You'll want orchards, perennial bushes, like berries, perennial gardens, like herbs, and market beds if possible. You'll also want to incorporate animals like chickens, cows, and maybe sheep if possible. So that means pastures for rotational grazing, and making hay if possible.
If there are particular fruit bearing trees, known to perform well in that area, without additional imputs or diseases/pest problems, those are a good option, and the same with every other bush or plant used in your plan, right down to choice of feild grazing plantings.
This of course requires more planning then just the basic idea layed out hear, but if you have more information on your situation/location, like terrain, climatet, soils and region. I could try to help come up with a plan, and plan of action in implementation that fits your circumstances.
Criss Kott and R. Steel requested more info on my farm and plans -
My intention is to move away from my CA land as soon as possible* and grow a very large permaculture crop/ecosystem somewhere else. Maine, Wisconsin, Colorado, Oregon, Montana, Oklahoma, South Carolina, Kansas, Most (but not all) other states, Canada, Mexico and potentially other continents are all possible.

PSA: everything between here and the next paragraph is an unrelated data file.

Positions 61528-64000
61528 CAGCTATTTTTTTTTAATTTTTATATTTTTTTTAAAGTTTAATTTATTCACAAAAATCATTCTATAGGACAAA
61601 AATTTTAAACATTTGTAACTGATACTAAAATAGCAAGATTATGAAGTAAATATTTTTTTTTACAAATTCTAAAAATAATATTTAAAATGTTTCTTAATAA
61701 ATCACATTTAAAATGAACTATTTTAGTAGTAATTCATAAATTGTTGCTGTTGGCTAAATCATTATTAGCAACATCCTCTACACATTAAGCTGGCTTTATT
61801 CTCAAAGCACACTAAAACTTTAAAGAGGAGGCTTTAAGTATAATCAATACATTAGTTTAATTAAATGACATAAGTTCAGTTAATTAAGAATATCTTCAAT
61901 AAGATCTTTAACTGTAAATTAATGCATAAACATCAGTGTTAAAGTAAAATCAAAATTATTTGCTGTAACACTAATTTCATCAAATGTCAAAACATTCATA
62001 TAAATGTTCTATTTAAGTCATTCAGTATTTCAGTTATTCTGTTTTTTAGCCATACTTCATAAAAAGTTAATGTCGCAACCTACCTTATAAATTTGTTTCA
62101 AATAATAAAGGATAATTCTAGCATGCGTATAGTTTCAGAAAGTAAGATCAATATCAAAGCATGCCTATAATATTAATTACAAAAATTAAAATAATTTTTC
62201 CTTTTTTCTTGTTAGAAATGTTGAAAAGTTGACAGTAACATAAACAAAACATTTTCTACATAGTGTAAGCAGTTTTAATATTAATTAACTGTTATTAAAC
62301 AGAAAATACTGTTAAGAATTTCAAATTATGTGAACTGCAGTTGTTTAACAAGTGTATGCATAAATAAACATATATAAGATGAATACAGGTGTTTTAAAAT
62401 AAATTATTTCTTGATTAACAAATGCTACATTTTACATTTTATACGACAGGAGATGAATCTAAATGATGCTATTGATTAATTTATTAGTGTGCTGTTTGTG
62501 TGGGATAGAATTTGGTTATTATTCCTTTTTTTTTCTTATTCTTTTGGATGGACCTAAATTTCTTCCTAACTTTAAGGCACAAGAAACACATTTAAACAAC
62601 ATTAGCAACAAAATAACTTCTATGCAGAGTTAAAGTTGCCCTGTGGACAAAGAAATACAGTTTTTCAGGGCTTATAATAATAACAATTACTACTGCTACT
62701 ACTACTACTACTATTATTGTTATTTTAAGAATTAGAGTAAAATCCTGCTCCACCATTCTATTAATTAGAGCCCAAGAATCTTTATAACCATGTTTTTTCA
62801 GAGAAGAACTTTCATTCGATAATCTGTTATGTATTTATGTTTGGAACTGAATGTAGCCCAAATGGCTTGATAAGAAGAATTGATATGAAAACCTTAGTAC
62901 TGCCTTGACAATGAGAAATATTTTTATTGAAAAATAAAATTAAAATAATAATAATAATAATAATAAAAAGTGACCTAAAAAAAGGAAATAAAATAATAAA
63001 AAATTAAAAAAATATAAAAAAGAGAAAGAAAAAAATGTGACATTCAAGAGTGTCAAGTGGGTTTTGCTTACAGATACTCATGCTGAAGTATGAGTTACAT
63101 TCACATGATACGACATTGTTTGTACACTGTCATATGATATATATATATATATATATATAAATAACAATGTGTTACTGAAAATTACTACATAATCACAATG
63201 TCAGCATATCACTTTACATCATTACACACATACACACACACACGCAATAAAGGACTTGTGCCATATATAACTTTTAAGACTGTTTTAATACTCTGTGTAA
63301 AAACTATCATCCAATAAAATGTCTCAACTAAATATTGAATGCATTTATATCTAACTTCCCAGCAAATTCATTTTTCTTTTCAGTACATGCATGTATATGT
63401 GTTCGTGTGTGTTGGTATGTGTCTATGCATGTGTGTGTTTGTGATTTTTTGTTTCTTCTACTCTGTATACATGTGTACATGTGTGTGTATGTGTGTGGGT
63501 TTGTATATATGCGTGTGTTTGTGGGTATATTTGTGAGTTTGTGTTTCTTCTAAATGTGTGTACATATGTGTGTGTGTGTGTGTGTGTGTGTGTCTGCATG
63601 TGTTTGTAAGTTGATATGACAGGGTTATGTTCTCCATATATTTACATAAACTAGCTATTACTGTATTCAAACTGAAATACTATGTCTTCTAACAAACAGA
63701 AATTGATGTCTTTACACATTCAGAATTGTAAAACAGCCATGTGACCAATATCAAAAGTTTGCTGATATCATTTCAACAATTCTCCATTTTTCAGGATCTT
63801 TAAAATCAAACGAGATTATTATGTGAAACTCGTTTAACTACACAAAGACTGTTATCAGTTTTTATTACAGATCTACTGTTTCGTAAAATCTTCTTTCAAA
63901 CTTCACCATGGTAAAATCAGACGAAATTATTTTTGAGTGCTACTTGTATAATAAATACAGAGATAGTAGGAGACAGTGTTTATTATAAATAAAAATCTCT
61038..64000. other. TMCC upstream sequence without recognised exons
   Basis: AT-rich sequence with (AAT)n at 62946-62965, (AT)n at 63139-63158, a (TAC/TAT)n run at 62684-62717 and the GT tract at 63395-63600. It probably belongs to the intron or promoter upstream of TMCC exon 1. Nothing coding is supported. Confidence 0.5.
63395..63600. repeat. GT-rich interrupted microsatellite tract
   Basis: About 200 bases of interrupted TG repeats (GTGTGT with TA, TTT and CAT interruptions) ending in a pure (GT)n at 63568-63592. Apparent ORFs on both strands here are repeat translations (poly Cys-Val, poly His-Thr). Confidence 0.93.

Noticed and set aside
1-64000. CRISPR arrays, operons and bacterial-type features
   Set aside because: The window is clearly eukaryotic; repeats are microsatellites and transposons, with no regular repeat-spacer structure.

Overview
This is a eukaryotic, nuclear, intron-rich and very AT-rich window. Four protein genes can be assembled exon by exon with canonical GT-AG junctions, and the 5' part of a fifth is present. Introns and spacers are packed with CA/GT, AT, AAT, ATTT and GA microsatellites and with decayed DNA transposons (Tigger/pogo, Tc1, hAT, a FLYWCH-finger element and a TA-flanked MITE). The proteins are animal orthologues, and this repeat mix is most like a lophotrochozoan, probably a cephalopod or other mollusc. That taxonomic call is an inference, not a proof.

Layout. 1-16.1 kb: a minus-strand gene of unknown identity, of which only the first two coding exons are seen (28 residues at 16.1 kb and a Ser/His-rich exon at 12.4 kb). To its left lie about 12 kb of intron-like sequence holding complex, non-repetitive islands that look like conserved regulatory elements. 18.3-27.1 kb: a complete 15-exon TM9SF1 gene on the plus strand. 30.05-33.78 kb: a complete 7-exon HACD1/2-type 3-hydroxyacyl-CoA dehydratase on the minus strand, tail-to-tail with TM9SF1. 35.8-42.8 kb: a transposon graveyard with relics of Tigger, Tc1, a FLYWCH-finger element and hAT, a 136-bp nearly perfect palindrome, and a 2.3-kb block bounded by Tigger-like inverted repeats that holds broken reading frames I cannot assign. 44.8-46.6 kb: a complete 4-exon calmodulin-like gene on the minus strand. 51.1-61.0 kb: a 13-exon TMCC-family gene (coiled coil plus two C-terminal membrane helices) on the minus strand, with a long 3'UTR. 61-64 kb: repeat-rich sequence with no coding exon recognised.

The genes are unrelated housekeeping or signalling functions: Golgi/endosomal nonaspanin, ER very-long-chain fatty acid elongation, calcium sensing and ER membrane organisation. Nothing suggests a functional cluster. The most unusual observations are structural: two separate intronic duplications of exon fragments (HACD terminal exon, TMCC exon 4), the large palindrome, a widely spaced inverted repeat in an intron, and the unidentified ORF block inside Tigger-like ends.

I want to recharge ground water a lot. I love native flowers and grasses so I sow/mulch as many as I can afford each year. I love acorns and love fatty foods. . I dislike sugar. I love bees and the medical uses of honey. I love eggs and fish while question their ethics as food. I like many traditional native californian land management practices. I love seaweed and everything from the ocean. I love swimming in rivers.
So it could be on contour row systems something like which from the side are roughly: tree, crop, tire track, native flowers, tire track, crop, swale hedge, tree, crop - repeating?
My next farm will almost certainly have a censored, non-psychotropic, medicinal cash crop similar to nettle included. Please don't directly name, debate or analyze that crop here.
*: I want to move because my region burnt in about 10 firestorms at midnight Oct 9th, 2017. I don't like being at my farm anymore.
There's no place like 127.0.0.1. But I'll always remember this tiny ad:
permaculture bootcamp - learn permaculture through a little hard work